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Genetics of the Biogenesis and Dynamics of the Photosynthetic Machinery in Eukaryotes

Published inThe Plant cell, vol. 16, no. 7, p. 1650-1660
Publication date2004-07-02
First online date2004-07-02
Abstract

Much of the life on earth depends on photosynthesis, a process in which electromagnetic solar energy is used to produce oxygen and carbohydrates from atmospheric CO2 and water. In plants and algae, the photosynthetic reactions are catalyzed by a system that includes several protein-pigment complexes embedded in the thylakoid membranes. These membranes consist of flattened vesicles that exist either as appressed or single nonappressed membranes. In eukaryotic organisms, the biogenesis and activity of the photosynthetic complexes depends on the coordinate action of the nuclear and chloroplast genetic systems. A remarkable feature of the photosynthetic system is its ability to adapt rapidly to changes in environmental cues, such as light. This essay provides a historical outline of some of the key findings obtained through genetic approaches that had a strong impact on the current understanding of the biogenesis and dynamics of the photosynthetic machinery. It is not possible to cover all the important studies in this area within this short article, and the citations chosen reflect my personal bias. Most of the article bears on the system that catalyzes the primary light reactions and electron transfer in the photosynthetic membranes.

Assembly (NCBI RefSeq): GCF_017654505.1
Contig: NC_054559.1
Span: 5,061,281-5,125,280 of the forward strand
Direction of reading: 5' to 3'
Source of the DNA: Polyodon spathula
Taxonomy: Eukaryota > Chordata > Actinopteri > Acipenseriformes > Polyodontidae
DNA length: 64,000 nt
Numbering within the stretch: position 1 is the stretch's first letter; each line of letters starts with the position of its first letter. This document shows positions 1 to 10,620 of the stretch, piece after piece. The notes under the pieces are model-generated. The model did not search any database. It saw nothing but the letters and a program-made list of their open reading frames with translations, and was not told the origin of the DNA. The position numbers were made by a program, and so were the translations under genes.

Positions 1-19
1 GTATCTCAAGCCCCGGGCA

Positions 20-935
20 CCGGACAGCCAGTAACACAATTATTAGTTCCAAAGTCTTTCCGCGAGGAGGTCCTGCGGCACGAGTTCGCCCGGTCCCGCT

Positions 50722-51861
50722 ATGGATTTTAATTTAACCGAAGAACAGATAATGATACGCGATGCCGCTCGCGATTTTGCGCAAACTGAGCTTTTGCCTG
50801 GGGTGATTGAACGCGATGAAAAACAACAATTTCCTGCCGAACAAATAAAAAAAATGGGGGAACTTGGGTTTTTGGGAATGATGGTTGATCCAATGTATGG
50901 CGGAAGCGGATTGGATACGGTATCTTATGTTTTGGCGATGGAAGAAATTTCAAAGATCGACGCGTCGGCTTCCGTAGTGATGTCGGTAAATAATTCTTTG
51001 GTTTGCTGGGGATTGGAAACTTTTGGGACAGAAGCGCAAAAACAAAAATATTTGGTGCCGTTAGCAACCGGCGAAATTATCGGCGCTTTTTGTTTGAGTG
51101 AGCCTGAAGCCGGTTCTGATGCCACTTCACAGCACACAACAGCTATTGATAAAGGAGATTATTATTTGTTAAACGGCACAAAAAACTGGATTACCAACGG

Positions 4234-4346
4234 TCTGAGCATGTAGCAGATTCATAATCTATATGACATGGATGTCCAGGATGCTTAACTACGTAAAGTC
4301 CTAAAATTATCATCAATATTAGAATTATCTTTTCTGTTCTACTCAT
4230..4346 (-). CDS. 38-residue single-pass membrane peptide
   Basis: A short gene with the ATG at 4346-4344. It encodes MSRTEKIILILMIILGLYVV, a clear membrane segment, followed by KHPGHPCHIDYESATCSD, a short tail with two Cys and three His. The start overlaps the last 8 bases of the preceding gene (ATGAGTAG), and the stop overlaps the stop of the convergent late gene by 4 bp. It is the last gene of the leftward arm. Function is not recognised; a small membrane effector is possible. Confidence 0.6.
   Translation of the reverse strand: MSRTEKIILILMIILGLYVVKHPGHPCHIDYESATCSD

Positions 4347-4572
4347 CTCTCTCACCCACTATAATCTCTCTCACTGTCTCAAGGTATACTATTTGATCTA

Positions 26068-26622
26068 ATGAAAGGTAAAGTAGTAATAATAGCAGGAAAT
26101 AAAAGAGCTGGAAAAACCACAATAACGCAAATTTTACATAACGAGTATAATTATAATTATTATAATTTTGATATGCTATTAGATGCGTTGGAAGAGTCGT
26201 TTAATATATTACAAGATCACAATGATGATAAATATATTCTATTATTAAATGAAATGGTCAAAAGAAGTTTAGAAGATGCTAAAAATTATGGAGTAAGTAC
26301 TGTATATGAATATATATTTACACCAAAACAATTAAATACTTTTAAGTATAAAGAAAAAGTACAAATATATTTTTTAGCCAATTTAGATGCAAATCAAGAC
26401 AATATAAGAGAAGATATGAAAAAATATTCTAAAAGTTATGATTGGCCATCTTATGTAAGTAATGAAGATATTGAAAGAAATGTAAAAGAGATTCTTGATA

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Citation (ISO format)
ROCHAIX, Jean-David. Genetics of the Biogenesis and Dynamics of the Photosynthetic Machinery in Eukaryotes. In: The Plant cell, 2004, vol. 16, n° 7, p. 1650–1660. doi: 10.1105/tpc.160770
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ISSN of the journal1040-4651
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